The biodiversity that exists today is the result of 3.5 billion years of evolution. Its preservation is of critical importance for many reasons, including the intrinsic value of functional ecosystems, species, and, ultimately, genes. The conservation of biological diversity is one of the most critical problems of our time. Unfortunately, our window of opportunity for sampling and studying this diversity is closing as habitats and the organisms they contain are lost to extinction at an ever-increasing rate. Much work lies ahead in simply documenting the existence of the world’s remaining unknown species, as perhaps less than 10 percent of all...

    • 10 Banking of Genetic Resources: The Frozen Zoo at the San Diego Zoo
      (pp. 124-130)
      Leona G. Chemnick, Marlys L. Houck and Oliver A. Ryder

      It is a testimony to the rapid advances in the field of genetics that the banking efforts for genetic samples envisioned more than thirty years ago largely anticipated the need for germplasm resources. In the intervening years, the importance of saving biomaterials in a form that can be propagated has not diminished, and the value of saving samples of DNA as resources for studying genome organization, genome evolution, and the molecular basis for adaptation has been seen as a worthwhile goal in and of itself (Ryder et al., 2000).

      The importance of collecting and providing access to biological samples from...

    • 11 The Role of Cryopreserved Cell and Tissue Collections for the Study of Biodiversity and Its Conservation
      (pp. 131-140)
      Vitaly Volobouev

      The Rio de Janeiro Convention on Biodiversity (1992) was the first and most complete document substantiating the importance of biodiversity conservation on a global scale, presenting an integrated program on the study, protection, and use of species diversity. This initiative was taken up and developed in Systematics Agenda 2000 (1994) (hereafter SA 2000), an ambitious program of research with the aim of answering four major questions over the next twenty-five years: What are the earth’s species? Where do they occur? What properties do they have? How are they related? This document made evident the fact that that we can realize...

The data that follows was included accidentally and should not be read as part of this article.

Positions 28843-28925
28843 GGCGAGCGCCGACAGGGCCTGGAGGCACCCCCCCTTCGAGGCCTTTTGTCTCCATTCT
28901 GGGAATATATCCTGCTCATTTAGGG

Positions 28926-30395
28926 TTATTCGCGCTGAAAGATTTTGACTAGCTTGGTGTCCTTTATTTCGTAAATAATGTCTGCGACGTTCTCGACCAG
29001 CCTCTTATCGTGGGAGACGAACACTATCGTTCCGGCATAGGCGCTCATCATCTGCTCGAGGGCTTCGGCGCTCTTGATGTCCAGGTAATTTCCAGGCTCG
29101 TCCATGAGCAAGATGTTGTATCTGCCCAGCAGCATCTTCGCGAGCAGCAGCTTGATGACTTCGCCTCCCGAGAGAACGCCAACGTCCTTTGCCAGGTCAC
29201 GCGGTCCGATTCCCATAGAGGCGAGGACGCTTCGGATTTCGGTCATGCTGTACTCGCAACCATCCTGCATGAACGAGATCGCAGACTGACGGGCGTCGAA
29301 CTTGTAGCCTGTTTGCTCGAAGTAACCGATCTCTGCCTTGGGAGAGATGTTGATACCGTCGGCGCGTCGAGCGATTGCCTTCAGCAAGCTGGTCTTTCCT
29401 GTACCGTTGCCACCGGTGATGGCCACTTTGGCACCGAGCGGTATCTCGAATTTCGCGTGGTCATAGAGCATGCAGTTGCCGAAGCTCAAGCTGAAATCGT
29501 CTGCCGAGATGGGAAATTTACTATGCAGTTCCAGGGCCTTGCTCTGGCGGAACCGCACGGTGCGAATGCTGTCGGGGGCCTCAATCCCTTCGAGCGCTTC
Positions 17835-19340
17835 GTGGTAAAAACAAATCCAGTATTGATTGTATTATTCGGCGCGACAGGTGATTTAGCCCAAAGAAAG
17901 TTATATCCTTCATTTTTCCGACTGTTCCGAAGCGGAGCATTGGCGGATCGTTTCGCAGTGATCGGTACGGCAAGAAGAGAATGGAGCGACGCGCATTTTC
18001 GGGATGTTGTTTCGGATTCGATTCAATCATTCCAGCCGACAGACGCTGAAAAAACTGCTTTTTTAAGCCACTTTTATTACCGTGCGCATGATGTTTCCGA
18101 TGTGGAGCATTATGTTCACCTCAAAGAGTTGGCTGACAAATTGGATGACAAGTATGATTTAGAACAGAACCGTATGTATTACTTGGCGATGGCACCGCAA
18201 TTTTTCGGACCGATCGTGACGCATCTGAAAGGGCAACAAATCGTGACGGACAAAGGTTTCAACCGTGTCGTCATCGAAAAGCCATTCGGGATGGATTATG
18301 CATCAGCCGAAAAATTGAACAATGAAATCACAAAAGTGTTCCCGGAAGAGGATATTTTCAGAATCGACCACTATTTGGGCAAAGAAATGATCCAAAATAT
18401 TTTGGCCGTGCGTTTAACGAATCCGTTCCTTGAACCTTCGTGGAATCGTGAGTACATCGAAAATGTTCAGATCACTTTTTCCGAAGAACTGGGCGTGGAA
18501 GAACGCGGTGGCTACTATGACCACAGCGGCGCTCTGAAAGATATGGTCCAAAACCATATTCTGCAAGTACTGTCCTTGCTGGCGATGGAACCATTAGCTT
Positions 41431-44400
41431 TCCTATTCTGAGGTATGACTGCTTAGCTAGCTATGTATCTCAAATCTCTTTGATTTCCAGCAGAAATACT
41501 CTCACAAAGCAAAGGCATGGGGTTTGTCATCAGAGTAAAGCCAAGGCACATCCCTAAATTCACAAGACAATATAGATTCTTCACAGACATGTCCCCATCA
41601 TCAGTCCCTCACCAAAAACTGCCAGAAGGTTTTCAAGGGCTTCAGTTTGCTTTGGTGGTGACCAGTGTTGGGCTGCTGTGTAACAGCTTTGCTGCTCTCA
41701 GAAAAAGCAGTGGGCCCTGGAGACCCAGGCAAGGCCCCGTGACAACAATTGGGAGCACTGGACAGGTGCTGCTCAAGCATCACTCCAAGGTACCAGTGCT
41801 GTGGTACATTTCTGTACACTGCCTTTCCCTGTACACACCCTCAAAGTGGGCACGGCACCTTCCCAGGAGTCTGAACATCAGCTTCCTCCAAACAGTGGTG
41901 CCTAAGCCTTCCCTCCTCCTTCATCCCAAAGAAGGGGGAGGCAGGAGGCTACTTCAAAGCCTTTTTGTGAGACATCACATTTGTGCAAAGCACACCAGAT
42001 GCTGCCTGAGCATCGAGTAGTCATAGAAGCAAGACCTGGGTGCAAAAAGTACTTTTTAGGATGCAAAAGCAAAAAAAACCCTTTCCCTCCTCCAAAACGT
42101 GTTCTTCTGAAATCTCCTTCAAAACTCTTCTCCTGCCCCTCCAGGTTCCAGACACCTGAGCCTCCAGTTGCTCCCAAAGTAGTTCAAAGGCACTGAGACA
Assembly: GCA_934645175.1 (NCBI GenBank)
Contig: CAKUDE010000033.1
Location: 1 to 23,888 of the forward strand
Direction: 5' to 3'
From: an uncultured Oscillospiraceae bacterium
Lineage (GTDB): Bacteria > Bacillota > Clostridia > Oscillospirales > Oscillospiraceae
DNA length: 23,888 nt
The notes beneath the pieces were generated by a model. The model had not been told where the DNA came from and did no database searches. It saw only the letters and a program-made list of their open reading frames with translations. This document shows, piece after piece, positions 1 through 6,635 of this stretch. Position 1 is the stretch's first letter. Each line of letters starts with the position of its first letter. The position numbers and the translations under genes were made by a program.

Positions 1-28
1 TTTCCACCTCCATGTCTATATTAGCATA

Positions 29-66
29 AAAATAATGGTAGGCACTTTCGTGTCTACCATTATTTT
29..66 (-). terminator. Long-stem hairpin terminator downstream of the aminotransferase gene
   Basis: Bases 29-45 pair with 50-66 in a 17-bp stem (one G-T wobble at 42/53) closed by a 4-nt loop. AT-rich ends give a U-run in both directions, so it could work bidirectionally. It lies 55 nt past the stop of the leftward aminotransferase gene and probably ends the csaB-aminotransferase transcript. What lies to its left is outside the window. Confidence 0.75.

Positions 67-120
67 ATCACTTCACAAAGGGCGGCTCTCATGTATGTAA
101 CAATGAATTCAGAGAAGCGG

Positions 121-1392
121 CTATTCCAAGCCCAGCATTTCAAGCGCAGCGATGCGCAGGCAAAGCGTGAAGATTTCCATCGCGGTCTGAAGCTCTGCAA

• 12 The Silent Biodiversity Crisis: Loss of Genetic Resource Collections
      (pp. 141-159)
      Deborah L. Rogers, Calvin O. Qualset, Patrick E. McGuire and Oliver A. Ryder

      For many centuries biological materials have been collected to meet human needs—originally for sustenance and utility but later to satisfy scientific curiosity. Later collections of living plants, animals, and microbes were classified, curated, conserved, and shared in parallel with public and private collections of human artifacts and natural history materials. Biological resource collections may be viewed as genetic resource collections when they encompass genetically definable material. Genetic resource collections provide a basis for contributing to the conservation of species and the diversity within species. It is our goal to provide an understanding of genetic resource collections and their place...

    • 13 Who Owns the Ark, and Why Does It Matter?
      (pp. 160-166)
      Cathi Lehn, Rebecah Bryning, Rob DeSalle and Richard Cahoon